Research Article

Identification of marker genes in diabetic wounds by DNA microarray study

Published: November 07, 2013
Genet. Mol. Res. 12 (4) : 5348-5355 DOI: 10.4238/2013.November.7.9

Abstract

This study aimed to identify marker genes in diabetic wounds using a dataset based on a DNA microarray of dermal lymphatic endothelial cells, and our results provide a basic understanding of diabetic wounds through further study of these differentially expressed genes (DEGs). From the Gene Expression Omnibus database, we downloaded a gene expression microarray (GSE38396) that includes 8 samples: 4 normal controls and 4 disease samples (type II diabetes). We then identified genes that were differentially expressed between normal and disease samples using packages in R language, constructed a protein-protein interaction (PPI) network and analyzed modules in the network. In addition, phylogenetic analysis was performed by MEGA to find the most conserved genes. Two hundred and thirteen genes were identified as being differentially expressed between normal and disease samples, and we constructed a PPI network that included 213 pairs of proteins. We then identified a module including 20 genes, the function of which was significantly enriched in wounding response. Lastly, the most conserved genes, CD44 and CCL5, were identified through phylogenetic analysis. In summary, we found differentially expressed marker genes, a wounding response-related module, and the most important genes CD44 and CCL5. Our findings suggest new approaches to therapies for diabetic wounds.

This study aimed to identify marker genes in diabetic wounds using a dataset based on a DNA microarray of dermal lymphatic endothelial cells, and our results provide a basic understanding of diabetic wounds through further study of these differentially expressed genes (DEGs). From the Gene Expression Omnibus database, we downloaded a gene expression microarray (GSE38396) that includes 8 samples: 4 normal controls and 4 disease samples (type II diabetes). We then identified genes that were differentially expressed between normal and disease samples using packages in R language, constructed a protein-protein interaction (PPI) network and analyzed modules in the network. In addition, phylogenetic analysis was performed by MEGA to find the most conserved genes. Two hundred and thirteen genes were identified as being differentially expressed between normal and disease samples, and we constructed a PPI network that included 213 pairs of proteins. We then identified a module including 20 genes, the function of which was significantly enriched in wounding response. Lastly, the most conserved genes, CD44 and CCL5, were identified through phylogenetic analysis. In summary, we found differentially expressed marker genes, a wounding response-related module, and the most important genes CD44 and CCL5. Our findings suggest new approaches to therapies for diabetic wounds.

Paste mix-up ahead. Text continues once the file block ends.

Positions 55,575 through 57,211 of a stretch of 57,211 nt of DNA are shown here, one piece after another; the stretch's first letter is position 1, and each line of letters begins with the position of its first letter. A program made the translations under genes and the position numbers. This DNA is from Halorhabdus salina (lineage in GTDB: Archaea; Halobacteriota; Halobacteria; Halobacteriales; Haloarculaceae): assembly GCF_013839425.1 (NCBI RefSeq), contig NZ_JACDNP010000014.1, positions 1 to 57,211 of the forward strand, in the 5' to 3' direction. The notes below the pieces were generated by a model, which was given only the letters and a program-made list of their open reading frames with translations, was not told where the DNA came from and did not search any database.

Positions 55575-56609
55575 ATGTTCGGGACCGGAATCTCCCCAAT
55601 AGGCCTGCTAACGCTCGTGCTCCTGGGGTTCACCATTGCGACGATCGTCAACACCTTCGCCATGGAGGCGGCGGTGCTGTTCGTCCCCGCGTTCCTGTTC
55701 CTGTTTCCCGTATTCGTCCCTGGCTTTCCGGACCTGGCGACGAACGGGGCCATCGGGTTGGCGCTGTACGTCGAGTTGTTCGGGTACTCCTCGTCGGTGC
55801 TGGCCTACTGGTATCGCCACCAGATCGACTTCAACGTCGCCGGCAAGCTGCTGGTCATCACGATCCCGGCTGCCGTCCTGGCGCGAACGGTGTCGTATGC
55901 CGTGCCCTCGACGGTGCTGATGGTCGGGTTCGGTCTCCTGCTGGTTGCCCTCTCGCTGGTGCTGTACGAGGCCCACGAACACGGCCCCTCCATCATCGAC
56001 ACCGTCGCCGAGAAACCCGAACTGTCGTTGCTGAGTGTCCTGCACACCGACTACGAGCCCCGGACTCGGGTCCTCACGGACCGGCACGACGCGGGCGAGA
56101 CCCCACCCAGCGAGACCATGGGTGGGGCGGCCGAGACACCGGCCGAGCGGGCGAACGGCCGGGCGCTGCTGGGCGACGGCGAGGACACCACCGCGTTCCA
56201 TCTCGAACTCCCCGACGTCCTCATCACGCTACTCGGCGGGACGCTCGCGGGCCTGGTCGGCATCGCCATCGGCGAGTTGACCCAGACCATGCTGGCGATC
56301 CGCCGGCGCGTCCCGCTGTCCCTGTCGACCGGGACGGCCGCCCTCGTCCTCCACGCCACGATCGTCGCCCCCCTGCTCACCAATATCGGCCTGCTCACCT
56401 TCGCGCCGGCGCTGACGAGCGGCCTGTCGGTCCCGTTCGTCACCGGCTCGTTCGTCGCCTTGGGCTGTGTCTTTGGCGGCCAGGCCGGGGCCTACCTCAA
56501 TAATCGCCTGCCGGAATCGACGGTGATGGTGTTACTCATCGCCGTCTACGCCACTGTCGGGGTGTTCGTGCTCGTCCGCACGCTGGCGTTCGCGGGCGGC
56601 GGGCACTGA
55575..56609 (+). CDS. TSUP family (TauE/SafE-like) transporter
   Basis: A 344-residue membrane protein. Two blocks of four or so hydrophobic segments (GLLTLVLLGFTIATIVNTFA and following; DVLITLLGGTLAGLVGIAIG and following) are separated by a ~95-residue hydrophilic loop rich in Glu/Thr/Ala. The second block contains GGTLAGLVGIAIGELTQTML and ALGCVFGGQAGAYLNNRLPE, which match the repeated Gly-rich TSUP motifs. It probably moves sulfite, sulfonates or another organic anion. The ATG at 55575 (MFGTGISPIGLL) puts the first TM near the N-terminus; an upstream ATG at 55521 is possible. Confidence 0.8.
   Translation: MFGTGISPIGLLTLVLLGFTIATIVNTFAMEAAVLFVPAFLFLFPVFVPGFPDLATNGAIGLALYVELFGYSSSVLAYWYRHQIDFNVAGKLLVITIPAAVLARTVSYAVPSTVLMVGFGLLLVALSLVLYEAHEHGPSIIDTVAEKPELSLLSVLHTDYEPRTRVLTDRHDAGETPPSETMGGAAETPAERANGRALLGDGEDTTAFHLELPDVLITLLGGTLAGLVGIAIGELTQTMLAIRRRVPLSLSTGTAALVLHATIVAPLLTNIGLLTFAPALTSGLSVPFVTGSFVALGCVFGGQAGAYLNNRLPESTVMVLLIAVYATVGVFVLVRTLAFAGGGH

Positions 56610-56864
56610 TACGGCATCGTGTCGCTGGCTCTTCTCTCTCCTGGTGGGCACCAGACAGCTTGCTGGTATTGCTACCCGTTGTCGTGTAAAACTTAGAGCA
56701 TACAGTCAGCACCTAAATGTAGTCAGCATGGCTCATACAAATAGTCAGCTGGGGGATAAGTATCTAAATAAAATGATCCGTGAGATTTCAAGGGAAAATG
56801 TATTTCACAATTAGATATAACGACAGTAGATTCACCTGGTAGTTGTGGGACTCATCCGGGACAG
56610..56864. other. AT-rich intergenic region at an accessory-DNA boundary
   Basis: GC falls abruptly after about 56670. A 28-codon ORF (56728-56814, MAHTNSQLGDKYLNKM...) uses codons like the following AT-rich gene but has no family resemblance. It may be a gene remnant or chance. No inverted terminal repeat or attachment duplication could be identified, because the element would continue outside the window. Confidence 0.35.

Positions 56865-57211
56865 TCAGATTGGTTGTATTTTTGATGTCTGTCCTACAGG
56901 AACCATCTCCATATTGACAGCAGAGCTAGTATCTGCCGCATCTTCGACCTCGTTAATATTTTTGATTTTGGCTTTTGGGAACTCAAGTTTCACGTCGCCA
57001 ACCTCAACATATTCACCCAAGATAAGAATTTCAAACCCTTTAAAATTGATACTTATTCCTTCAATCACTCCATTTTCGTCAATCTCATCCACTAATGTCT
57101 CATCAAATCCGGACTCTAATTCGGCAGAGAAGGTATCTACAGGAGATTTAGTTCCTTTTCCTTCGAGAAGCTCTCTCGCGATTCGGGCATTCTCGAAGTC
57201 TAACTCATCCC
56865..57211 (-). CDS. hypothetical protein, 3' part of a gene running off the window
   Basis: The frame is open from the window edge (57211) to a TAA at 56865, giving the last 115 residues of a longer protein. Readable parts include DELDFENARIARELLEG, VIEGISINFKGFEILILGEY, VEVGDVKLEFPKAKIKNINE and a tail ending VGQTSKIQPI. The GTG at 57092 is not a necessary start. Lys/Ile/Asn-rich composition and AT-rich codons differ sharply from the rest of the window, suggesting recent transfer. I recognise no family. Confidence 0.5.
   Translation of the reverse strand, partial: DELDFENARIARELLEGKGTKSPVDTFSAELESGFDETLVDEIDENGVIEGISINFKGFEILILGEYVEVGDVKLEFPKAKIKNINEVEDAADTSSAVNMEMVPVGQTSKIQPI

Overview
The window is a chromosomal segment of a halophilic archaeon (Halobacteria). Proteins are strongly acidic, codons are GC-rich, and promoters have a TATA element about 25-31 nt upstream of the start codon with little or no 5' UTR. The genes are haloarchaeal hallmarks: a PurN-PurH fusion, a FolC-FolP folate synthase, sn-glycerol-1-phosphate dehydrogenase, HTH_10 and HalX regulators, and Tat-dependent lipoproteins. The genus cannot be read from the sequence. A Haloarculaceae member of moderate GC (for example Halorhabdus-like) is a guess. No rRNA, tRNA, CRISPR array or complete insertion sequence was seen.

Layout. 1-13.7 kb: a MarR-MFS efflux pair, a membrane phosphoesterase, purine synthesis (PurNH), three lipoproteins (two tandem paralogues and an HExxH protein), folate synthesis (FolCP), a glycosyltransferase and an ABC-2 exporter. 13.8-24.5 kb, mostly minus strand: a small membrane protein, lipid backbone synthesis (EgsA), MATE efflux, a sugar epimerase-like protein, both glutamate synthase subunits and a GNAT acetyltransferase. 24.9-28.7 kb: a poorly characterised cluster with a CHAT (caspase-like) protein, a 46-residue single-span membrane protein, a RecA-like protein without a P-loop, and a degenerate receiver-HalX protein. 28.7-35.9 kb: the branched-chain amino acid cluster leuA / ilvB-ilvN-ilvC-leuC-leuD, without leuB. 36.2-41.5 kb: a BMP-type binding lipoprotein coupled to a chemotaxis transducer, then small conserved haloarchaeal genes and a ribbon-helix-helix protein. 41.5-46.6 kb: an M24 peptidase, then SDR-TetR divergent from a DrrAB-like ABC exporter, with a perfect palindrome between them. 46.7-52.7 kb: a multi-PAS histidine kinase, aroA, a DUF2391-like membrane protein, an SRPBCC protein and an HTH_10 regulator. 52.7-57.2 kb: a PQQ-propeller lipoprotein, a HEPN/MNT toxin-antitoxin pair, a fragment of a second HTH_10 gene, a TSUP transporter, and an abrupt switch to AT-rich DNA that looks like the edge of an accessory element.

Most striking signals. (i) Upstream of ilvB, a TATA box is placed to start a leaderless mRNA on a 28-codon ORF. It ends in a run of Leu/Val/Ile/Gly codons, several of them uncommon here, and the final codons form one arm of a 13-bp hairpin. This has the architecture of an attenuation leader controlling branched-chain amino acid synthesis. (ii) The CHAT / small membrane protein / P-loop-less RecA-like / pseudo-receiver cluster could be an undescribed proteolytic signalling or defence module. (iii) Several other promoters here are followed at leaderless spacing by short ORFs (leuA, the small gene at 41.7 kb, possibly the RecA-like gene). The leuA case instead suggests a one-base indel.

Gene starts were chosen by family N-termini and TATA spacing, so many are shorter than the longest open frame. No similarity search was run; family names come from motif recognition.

About the Authors